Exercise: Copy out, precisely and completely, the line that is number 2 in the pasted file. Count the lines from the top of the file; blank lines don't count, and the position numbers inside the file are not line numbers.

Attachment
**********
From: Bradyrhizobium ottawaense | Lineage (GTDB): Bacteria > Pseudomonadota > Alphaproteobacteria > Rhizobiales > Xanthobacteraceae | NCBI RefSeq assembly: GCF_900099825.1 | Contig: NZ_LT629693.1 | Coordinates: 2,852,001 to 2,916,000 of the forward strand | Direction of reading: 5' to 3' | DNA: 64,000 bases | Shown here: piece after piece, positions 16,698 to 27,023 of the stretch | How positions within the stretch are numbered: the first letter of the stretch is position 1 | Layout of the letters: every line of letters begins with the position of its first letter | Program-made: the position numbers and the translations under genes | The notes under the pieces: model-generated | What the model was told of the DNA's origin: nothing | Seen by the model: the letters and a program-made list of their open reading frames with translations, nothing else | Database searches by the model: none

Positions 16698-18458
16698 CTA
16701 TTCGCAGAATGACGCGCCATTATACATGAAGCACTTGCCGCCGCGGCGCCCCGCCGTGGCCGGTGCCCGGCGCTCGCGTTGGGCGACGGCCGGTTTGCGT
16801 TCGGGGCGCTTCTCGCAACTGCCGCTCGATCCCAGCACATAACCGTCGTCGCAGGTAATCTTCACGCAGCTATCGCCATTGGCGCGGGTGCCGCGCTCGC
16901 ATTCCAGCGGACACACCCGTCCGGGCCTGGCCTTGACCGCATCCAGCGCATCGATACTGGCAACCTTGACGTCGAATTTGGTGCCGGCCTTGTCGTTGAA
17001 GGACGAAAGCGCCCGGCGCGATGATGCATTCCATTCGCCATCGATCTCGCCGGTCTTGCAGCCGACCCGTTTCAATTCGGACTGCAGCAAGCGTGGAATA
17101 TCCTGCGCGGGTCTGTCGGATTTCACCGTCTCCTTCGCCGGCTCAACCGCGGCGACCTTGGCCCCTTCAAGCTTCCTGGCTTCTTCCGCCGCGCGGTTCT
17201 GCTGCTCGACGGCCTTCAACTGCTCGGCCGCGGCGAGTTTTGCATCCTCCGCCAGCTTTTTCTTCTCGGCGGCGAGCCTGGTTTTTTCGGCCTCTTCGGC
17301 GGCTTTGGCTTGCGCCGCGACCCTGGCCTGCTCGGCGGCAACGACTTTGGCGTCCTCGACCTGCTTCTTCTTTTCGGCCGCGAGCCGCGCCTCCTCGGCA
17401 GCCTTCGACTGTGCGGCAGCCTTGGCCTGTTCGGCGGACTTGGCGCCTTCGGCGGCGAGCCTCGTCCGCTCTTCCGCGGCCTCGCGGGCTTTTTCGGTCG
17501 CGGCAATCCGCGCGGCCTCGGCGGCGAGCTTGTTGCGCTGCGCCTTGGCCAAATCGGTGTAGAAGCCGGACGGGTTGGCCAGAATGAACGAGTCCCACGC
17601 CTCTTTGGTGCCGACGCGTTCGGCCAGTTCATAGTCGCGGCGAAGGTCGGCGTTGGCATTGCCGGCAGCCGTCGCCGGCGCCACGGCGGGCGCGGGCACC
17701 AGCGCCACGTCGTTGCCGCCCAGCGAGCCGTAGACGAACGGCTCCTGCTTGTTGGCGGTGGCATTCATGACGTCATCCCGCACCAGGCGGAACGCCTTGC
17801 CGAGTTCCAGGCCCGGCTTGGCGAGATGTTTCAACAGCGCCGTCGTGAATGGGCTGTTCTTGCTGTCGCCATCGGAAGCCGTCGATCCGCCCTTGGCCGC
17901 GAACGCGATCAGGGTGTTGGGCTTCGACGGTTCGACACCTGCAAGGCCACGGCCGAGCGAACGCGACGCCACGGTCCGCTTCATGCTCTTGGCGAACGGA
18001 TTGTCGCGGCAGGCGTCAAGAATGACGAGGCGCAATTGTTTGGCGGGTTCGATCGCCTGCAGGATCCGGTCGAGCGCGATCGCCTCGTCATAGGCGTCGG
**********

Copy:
Positions 16698-18458